And that ambition brings me to the very heart of the document we are publishing today.

Whatever happens in the debate at our conference next month, I can tell you now that this will be a manifesto for the next generation.

Every page is written with an eye to their future and we are putting an unapologetic focus on children and young people.

The whole point of a stronger economy and a fairer society - the liberal mission in politics - is to enable people to live their lives in the fullest way possible; it's about creating real, meaningful opportunities in order to liberate people from their backgrounds - and that has to start when people are young.

Your best chance of breaking the link between a person's life chances and the circumstances of their birth is in those early, formative years.

We must be prepared to do everything we can to release the potential in every boy and girl - utilising the full strength of the state - from the moment they are born, to the first day they hang up their coats at school, to the time they are young men and women striking out on their own.

The Conservative party have an entirely different starting point: they seem completely relaxed about the pecking order - the way things are.

The life you are born into is the life you lead - it's as simple as that.

Labour can't create an environment where all young people can realise their talents - not on the shifting sands of their weak and unstable economy.

For us, this is what governing is all about: giving every child their chance to shine.

And you cannot start early enough:

-Last month we announced our plans for a "daddy month": a use-it-or-lose it block of paternity leave to encourage more fathers to take a hands on role with their children when they are born - something we know makes a huge difference to a child's development;

-Last week we announced plans to give free childcare to all two year olds;

- We'll increase our early years pupil premium to get extra investment to the children who need it most from the day they start at nursery.

- We'll extend free school meals to all children in primary school.

- We've said we'll put a qualified teacher in every classroom;

- We'll give parents the guarantee that a core body of knowledge will be taught in every school - meaning in academies and free schools too;

- We'll raise the bar for people who want to become teachers;

- We'll get the best heads in the worst schools;

- We'll create more apprenticeships and introduce proper careers advice.

These are the policies we care about.

Where money is available, this is where I want it spent.

Today I can give you another example: the Coalition has raised the participation age so that young people now need to stay in school or training until they are 18 rather than 16.

That comes with costs - travel, food, all of the normal everyday expenses - but we haven't done enough to help young people shoulder those costs.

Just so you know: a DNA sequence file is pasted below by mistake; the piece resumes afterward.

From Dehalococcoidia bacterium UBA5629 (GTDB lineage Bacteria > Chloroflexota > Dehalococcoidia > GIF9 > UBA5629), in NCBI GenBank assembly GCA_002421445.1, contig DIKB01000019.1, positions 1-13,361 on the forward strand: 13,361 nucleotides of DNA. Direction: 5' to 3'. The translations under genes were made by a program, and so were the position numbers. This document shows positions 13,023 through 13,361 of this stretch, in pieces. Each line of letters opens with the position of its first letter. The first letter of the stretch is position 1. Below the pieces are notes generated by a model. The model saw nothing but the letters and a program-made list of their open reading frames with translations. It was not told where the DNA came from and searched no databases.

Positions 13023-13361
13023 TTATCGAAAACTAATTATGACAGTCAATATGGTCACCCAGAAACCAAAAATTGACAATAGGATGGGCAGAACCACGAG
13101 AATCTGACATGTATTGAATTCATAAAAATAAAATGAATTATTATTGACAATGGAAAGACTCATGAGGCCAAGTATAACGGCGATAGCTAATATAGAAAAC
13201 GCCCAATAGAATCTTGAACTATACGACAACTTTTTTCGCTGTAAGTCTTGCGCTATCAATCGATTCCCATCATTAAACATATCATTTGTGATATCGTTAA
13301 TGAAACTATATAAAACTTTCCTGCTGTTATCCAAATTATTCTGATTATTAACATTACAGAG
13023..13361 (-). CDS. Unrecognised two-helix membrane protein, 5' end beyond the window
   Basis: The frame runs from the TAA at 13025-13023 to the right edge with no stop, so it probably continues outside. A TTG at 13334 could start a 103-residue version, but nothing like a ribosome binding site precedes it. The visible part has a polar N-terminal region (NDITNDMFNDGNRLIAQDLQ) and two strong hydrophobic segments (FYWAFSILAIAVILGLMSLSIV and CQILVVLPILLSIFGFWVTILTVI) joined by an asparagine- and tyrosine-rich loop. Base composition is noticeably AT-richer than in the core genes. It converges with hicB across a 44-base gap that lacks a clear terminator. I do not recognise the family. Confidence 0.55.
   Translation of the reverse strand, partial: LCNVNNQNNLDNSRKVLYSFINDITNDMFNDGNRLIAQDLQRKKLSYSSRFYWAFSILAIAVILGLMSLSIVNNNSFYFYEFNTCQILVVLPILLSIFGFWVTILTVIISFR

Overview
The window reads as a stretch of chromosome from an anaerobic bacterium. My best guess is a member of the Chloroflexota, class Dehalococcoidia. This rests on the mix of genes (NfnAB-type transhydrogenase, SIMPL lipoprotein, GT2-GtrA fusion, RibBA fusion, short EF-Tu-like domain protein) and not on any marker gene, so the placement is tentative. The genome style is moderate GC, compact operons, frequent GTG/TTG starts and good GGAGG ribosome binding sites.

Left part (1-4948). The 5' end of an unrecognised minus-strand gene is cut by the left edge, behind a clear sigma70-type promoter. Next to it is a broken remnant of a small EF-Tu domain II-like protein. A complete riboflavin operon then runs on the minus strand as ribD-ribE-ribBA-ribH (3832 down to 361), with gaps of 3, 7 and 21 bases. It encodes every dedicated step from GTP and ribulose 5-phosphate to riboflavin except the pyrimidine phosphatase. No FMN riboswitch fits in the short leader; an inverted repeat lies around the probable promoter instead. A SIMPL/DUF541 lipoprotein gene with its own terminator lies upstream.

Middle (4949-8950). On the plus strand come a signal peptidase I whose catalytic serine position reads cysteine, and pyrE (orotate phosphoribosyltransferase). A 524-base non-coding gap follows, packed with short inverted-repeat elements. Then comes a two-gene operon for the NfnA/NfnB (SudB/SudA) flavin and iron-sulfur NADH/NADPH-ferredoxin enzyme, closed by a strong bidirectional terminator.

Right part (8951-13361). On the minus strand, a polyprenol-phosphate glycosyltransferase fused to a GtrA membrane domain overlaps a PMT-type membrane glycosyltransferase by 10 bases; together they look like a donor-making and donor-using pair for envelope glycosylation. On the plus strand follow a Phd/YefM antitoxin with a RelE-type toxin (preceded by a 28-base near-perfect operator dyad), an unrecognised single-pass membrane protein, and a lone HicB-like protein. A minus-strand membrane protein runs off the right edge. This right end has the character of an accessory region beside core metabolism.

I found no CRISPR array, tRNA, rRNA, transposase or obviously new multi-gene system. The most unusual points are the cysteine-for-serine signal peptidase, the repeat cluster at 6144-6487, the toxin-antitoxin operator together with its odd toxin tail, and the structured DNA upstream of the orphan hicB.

So here's one big way we can: we'll help pay for their bus travel.

The cost varies wildly depending on where you live.

A 17 year old in Somerset, for example, travelling to college to get a basic qualification could be paying around £650 a year, while in London it's free.

It's the same story for the teenagers living in Newcastle, Ipswich, Wolverhampton, Birmingham - so the Liberal Democrats will give ALL 16-21 years olds a Young Person's Discount Card, covering at least two thirds of their bus fares - and I would hope that in a lot of cases the bus companies will consider topping up the discount to something even more generous.

We are NOT going to pay for it by taking away pensioner bus passes - despite what some Labour leaflets say.

Not least because these bus passes help keep the buses running, and because we know how much older people rely on public transport.

But we ARE going to pay for it, in part, by stopping the free TV licences and Winter Fuel Payments that currently go to wealthy older people - those who qualify as higher rate tax payers.

I know there are people who say you mustn't touch so-called universal pensioner benefits because politically it's too risky.

We don't agree: what are effectively benefits for the rich and retired cannot be justified when there are so many young people struggling to get on their feet.

Nothing will be taken away from older people who require the support; and don't forget we have done more than many governments before us to restore dignity in old age through our triple lock guarantee and Steve Webb's pension reforms.

But where older people are living very comfortably having come to the end of their working lives, it is surely far better we give this support to young men and women starting out - and I'm confident grandparents up and down Britain will agree.

The next Parliament will be about choices - just as this one has been.

So we are telling you today that we are choosing to put the next generation front and centre of our plans.

I am hugely grateful to David Laws for his efforts in overseeing this process, but I am infinitely more indebted to him for the work he has done as Schools Minister to improving the fortunes of hundreds of thousands of children and teenagers.